A startup sale made this low-level employee into an Indian millionaire

Hard-earned riches.
Hard-earned riches.
Image: AP Photo/Aijaz Rahi
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Loyalty pays, and Shyam Kumar is proof.

When Mumbai-based mobile wallet startup Citrus Pay was sold last year to PayU, the payments subsidiary of South Africa’s Naspers, it made a millionaire out of many of its staff members—including one low-level employee who had been with the company since its inception in 2010.

After his father fell ill with tuberculosis, Kumar had to support his brothers and sisters, but the school-dropout couldn’t get a steady job. Kumar’s brother, who worked as a driver in Mumbai, asked his banker boss to help Kumar out. The boss was a close friend of Citrus Pay founder Jitendra Gupta at a time when e-commerce players were setting up shop in the country. After a meeting with Gupta, Kumar bagged a job running errands around the workplace.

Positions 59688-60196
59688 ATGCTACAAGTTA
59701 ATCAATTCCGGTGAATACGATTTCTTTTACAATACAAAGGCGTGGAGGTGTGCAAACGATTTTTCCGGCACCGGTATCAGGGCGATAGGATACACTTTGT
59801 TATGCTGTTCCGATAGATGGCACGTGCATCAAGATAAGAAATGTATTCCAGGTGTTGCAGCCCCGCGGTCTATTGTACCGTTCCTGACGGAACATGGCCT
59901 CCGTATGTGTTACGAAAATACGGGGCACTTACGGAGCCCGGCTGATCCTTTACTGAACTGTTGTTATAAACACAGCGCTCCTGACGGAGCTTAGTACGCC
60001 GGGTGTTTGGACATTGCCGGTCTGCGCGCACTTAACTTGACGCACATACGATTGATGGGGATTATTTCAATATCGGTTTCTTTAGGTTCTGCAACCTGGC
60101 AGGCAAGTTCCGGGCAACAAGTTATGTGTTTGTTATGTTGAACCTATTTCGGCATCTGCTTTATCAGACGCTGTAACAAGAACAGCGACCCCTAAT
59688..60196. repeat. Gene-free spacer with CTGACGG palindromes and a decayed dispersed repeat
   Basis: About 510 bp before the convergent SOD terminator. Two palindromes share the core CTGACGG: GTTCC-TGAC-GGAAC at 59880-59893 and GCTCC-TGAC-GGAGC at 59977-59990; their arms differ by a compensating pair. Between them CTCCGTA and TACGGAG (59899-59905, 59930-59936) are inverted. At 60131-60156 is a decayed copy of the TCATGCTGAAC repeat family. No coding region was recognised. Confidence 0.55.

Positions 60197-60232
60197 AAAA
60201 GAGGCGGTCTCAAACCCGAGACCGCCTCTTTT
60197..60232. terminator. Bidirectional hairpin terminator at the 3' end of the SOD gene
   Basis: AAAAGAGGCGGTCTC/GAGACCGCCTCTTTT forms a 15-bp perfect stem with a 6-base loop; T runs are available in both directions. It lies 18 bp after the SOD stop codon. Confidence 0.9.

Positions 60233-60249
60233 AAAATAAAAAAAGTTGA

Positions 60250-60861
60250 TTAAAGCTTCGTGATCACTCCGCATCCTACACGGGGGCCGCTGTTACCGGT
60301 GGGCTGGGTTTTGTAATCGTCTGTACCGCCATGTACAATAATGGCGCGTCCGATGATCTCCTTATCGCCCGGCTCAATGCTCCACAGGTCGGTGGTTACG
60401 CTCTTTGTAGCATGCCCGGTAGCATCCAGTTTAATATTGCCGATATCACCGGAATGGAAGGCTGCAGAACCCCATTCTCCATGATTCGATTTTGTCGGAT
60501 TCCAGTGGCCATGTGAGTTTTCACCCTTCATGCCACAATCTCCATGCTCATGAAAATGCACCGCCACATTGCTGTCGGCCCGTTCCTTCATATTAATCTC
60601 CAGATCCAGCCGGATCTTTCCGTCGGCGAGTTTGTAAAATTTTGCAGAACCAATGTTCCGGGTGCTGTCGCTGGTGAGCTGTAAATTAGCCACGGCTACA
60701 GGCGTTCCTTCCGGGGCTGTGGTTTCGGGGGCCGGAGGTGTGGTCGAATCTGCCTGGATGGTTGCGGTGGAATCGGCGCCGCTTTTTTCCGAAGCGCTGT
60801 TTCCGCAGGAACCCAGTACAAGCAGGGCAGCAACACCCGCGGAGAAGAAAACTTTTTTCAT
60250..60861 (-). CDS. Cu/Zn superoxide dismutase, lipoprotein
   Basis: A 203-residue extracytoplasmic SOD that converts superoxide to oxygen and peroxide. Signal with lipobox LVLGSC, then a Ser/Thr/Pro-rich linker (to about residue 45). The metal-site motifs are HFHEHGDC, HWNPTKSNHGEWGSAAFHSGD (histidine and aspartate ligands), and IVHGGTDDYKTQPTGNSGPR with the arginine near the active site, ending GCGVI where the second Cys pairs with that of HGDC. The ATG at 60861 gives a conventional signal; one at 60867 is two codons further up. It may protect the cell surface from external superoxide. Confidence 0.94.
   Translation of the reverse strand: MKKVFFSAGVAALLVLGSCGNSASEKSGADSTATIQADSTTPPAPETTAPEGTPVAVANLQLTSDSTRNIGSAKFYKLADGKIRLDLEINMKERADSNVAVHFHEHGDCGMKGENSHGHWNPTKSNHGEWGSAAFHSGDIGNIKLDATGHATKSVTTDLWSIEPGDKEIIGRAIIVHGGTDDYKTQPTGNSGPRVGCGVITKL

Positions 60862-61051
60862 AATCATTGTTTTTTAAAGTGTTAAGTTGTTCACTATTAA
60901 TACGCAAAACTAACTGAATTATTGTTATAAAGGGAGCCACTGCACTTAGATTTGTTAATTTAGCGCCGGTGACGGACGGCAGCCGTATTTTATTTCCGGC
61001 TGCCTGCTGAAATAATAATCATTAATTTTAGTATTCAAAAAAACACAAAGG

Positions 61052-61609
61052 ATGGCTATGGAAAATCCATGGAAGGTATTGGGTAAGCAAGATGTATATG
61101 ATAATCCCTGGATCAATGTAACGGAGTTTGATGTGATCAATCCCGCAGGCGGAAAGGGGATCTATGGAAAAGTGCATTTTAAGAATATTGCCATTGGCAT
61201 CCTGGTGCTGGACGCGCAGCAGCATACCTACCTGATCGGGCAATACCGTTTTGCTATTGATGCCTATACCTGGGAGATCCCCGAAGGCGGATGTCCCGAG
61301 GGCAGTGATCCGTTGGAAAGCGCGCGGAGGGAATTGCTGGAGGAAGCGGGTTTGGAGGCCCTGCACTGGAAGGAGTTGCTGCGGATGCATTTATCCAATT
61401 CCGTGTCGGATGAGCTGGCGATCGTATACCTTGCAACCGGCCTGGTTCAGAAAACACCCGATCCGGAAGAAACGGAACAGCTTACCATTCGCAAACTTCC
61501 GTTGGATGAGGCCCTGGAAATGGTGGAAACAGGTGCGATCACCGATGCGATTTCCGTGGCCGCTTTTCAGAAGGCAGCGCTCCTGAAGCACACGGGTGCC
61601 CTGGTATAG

Kumar, originally from the eastern state of Uttar Pradesh, joined the budding startup with an initial monthly salary of Rs8,000 ($120). As one of the first employees, Kumar was signed up for the employee stock ownership plan. He didn’t fully understand how it worked, but did grasp that it might yield long-term benefits. ”[Gupta] said it is a good thing. It will help you going forward. I was happy to hear that,” Kumar told Moneycontrol.

When PayU, headquartered in the Netherlands, acquired Citrus Pay for $130 million, the now 42-year-old’s options were worth Rs. 5 million ($75,000). When Kumar told his wife, she didn’t believe him. But when Rs2.6 million ($39,000) appeared in Kumar’s bank account on Nov. 30, there was no denying the hefty payout.

Kumar has lived in a 100 sq. ft. one-room shanty for the last seven years with 10 family members, in a slum in the suburbs. With his newfound wealth, a house in the city is still unaffordable, but Kumar plans to purchase one on the outskirts of Mumbai. He also got his family health insurance.